In contrast, genre fiction authors are expected to make accessibility a priority. In the first chapters, genre fiction authors are looking to hook the reader. If someone thinks my first chapter is boring, it leaves me wondering how I could have better written it to engage that reader. Maybe you’re better than I am at ignoring those kinds of critiques, but the expectation from readers still stands: the responsibility for engagement falls on us, the authors, and not the reader.
But this article isn’t just about giving talking points to genre fiction writers for your next cocktail party. Understanding the responsibility for accessibility that we take on when we write both literary and genre fiction and understanding how we do it both have very practical uses.
Getting to know the accessibility levels of your books
I spent some time tearing down harmful myths to give you more space to explore your own writing style without judgement—or, at least, with a lot less of it. Our writing tends to have a general accessibility level, embedded in what we call our voice. What factors affect our accessibility levels?
- length of sentences
- balance between action, atmosphere, and ideas
- breadth and variation of vocabulary
- use of clichés, idioms, and other familiarities
- amount of emotional complexity spelled out for readers
- moral clarity/ambiguity of each character
- how closely characters meet expectations set in the beginning of the story
- clarity of plot, from start (expectations) to finish (execution)
Considering the above factors, where do your books fall? Try to give yourself an overall rating on a 1–10 scale, 1 being the densest, most difficult tome out there and 10 being the most straightforward, unambiguous read in fiction.
You may be able to answer these questions yourself, and you can also learn a little about your accessibility level through looking at your reviews. Key words like lyrical and thoughtful can suggest less accessibility and more complexity, with more emphasis on lit fic strategies, while words like fast-paced and light, for example, might hint at a more accessible style. Sometimes, close author friends can provide feedback in this area, too.
It might sound like I’m setting up yet another hierarchy in accessibility scores, but, really, I’m not. For example, I have gotten about equal entertainment value from the movies Elf and Apocalypse Now, though these movies have very different accessibility levels. I like both these movies, though I admit I’ve seen Elf more often—that’s just my taste; you might feel differently. But there’s room in most viewers’—and readers’—lives for many accessibility levels.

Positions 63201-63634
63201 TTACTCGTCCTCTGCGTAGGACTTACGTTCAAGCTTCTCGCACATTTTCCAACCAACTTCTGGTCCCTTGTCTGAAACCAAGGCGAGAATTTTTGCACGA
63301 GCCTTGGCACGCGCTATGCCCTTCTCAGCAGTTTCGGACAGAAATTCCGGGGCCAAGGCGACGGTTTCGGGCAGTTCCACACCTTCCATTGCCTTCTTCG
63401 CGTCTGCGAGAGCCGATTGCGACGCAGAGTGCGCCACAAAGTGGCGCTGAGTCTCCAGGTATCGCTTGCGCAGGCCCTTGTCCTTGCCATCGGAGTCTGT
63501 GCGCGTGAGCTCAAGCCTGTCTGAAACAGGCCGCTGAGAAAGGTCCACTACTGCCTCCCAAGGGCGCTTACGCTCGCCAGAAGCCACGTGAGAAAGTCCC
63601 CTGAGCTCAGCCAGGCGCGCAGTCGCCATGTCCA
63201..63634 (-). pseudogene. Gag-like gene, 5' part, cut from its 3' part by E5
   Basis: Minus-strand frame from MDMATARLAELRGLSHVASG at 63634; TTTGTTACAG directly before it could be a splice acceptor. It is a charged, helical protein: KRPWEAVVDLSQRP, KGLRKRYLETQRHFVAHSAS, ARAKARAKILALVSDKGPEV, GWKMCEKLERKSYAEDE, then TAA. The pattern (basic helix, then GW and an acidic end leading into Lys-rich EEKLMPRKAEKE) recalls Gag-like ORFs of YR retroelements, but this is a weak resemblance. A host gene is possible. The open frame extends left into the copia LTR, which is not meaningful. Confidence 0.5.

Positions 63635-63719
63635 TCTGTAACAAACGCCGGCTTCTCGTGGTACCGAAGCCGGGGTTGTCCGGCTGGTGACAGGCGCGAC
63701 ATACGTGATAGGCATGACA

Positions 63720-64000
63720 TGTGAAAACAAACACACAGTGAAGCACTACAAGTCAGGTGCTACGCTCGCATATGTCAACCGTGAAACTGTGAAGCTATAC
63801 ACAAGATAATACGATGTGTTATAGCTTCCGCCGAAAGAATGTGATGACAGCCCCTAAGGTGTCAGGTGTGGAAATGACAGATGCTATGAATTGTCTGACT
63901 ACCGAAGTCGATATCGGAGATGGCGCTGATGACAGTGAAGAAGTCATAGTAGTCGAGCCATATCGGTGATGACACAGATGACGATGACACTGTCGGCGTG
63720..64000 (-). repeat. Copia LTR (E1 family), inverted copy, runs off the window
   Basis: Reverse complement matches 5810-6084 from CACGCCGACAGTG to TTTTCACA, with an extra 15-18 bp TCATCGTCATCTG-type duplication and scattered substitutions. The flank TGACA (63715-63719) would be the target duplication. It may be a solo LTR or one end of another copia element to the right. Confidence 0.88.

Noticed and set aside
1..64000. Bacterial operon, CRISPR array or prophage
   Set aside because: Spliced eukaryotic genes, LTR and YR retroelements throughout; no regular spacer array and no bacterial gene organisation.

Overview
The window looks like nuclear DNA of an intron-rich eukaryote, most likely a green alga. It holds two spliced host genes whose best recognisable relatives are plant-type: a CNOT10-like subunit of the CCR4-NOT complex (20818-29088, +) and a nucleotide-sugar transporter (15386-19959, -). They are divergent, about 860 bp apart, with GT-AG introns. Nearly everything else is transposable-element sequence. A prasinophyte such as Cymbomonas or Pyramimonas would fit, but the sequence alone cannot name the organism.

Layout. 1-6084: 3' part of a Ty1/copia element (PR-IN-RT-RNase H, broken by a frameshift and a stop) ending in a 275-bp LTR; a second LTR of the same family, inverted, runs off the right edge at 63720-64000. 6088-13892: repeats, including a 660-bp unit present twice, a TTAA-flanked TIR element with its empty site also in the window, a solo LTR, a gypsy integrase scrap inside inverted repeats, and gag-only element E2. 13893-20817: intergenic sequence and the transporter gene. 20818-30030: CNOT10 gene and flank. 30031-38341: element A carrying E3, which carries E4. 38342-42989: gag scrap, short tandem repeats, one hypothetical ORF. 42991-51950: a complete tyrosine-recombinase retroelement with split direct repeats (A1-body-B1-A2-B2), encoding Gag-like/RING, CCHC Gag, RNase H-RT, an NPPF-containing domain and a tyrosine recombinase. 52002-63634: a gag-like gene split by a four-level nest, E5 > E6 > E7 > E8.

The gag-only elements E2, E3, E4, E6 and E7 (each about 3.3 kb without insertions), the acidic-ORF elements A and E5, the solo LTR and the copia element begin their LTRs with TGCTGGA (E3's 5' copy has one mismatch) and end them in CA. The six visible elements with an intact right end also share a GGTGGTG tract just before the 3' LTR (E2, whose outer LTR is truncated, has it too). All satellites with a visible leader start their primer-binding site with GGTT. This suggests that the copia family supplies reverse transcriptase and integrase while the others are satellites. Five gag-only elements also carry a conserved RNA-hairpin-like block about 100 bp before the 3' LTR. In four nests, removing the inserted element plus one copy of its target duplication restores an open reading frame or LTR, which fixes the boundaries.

Plus, everyone’s taste in accessibility is different. Clichés are familiar shortcuts to emotions, as is the dreaded “telling, not showing.” As an English major, I was told in no uncertain terms to avoid both of these, and yet…frankly, there are lots of readers who like this familiarity and clarity. While some readers lose the connection with books that use many clichés or a lot of telling instead of showing, other readers like this easy access to what characters are thinking and doing. We see this all the time when so-called “low-quality” books hit lists and stay on them, alongside so-called “high-quality” books. Each reader’s preferences are different.
In short, when exploring your own style, don’t worry too much about where on the spectrum of accessibility you fall—there are readers for all accessibility levels. No judgement. Really. It’s much more important to clearly understand all the factors that make your books more or less accessible. Getting to know where you tend to write on this continuum can give insight into how to find good-match readers who like what you do.
Your path forward
Most of us authors want to gain readership, and understanding the role of accessibility in fiction can give us some important tools to do this. The very first step involves letting go of some of the myths about quality and what “good” books should look like. Instead, we can ask ourselves, which kinds of books sell in different markets and why? Putting judgements aside makes it easier to assess what we are doing and where our books and our voice fit into the market. Looking carefully at the accessibility levels of the books we pitch and write can light different paths to success, and our careers can grow by exploring them.
Rebecca Hunter is the award-winning author of sensual, emotional adventures of the heart…which usually means romance novels with a side of wanderlust. Her book Best Laid Plans won the 2019 NERFA and the 2019 HOLT Medallion contest and earned a starred review from Library Journal. She’s currently writing more super-sexy books for the Harlequin Dare line